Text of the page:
• Fri. Mar 24th, 2023

Are drug wars protection rackets?

ByHyper Balmond

Apr 22, 2022

A protection racket is an organized crime in which racketeers threaten and scare people to force them to pay a monetary tribute to the racketeers to avoid future harm. A racketeer can be a criminal, politician, corrupt government, or any one of their organized accomplices.

Few differences exist between protection racketeers and prohibitionists. Prohibitionists promise American taxpayers reliable public safety from illegal drugs at a bargain-basement price. Then they direct massive and expensive drug arrests by law enforcement that ruin millions of lives with fines and other criminal sanctions. Protection rackets don’t always protect.

Part of a prohibitionist’s tribute is called forfeiture, otherwise known as confiscation of the type that emerged as one of the triggers of the American Revolution against the British. Forfeiture might involve the confiscation of a person’s automobile once drugs are found or planted in the vehicle. Exclusion from voting rights, public office, and employment by the FBIare part of a wide portfolio of authoritarian sanctions. No detail is left untouched. Harm prevention is scorned. Fines are still levied in some states for possessing marijuana while not purchasing a state marijuana tax stamp to accompany it. Homes can be raided with no-knock warrants using conventional law enforcement or SWAT teams armed with military hardware, all for some trivial amount of drug cash believed stored in someone’s hallway closet. Evidence tends to come from some informant under legal duress who says it’s there. A drug cash raid for a non-recovered $8000 resulted in the police shooting death of Breonna Taylor. Police officers have been injured or killed in similar military-style confrontations.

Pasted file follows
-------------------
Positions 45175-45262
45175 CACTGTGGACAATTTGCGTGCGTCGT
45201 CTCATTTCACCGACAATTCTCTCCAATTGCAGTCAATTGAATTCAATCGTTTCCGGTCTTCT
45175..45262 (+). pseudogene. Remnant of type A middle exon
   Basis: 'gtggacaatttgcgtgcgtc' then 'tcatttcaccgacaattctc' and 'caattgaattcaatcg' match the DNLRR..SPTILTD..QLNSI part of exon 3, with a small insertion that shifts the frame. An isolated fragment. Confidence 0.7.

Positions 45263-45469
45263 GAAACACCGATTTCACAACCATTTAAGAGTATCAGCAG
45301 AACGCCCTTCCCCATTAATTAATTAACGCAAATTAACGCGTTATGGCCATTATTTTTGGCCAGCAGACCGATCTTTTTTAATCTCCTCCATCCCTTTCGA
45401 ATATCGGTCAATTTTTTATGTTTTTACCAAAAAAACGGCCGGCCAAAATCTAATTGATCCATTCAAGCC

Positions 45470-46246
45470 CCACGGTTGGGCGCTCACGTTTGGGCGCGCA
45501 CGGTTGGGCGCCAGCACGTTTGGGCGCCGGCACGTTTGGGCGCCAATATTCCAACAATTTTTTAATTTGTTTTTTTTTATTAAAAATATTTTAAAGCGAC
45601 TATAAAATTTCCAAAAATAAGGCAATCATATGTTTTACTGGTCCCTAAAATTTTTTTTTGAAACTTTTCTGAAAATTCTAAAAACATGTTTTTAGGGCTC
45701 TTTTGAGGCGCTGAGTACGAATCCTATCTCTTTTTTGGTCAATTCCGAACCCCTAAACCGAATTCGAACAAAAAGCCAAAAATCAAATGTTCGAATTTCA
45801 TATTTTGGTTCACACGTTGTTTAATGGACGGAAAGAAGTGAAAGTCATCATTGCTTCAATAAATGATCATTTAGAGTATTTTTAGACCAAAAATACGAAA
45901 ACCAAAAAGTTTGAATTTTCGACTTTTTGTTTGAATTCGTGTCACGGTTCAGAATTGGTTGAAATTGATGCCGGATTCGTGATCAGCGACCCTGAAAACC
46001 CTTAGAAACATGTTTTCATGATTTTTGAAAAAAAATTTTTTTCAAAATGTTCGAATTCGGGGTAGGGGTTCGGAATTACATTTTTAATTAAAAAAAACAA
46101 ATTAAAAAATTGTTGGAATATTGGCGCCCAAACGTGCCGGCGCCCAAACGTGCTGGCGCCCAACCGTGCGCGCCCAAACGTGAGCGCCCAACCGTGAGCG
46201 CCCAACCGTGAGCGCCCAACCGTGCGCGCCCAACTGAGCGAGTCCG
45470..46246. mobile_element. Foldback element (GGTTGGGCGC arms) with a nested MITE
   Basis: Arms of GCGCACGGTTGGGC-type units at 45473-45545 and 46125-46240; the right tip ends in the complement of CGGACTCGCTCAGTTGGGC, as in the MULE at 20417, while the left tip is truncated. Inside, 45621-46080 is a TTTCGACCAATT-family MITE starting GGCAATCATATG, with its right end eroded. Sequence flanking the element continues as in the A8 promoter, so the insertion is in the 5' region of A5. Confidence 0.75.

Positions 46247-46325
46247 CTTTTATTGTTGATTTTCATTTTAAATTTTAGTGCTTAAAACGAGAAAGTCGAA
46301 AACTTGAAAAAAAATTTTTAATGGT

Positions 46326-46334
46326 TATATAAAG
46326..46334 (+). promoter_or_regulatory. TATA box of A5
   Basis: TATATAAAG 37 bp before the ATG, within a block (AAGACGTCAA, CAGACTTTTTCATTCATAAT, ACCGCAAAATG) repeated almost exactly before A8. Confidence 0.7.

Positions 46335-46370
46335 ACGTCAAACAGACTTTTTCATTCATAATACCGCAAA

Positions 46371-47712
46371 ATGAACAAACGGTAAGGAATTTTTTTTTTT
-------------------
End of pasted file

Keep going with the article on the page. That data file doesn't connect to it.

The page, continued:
Funding for drug war racketeers will continue as long as prohibitionists can manufacture consent by making civilians believe that fire and brimstone await those who smoke marijuana or take forbidden drugs. Decades of relentless public training in the popular detestation of illegal drugs and their consumers has been a steady windfall for various bureaucrats, politicians, and the dominionist religious groups whose members dominate the ranks of drug enforcement. Giving up a drug war is like beating an addiction. Drug war addicts may well need interventional drug treatment to educate them about their destructive habit.

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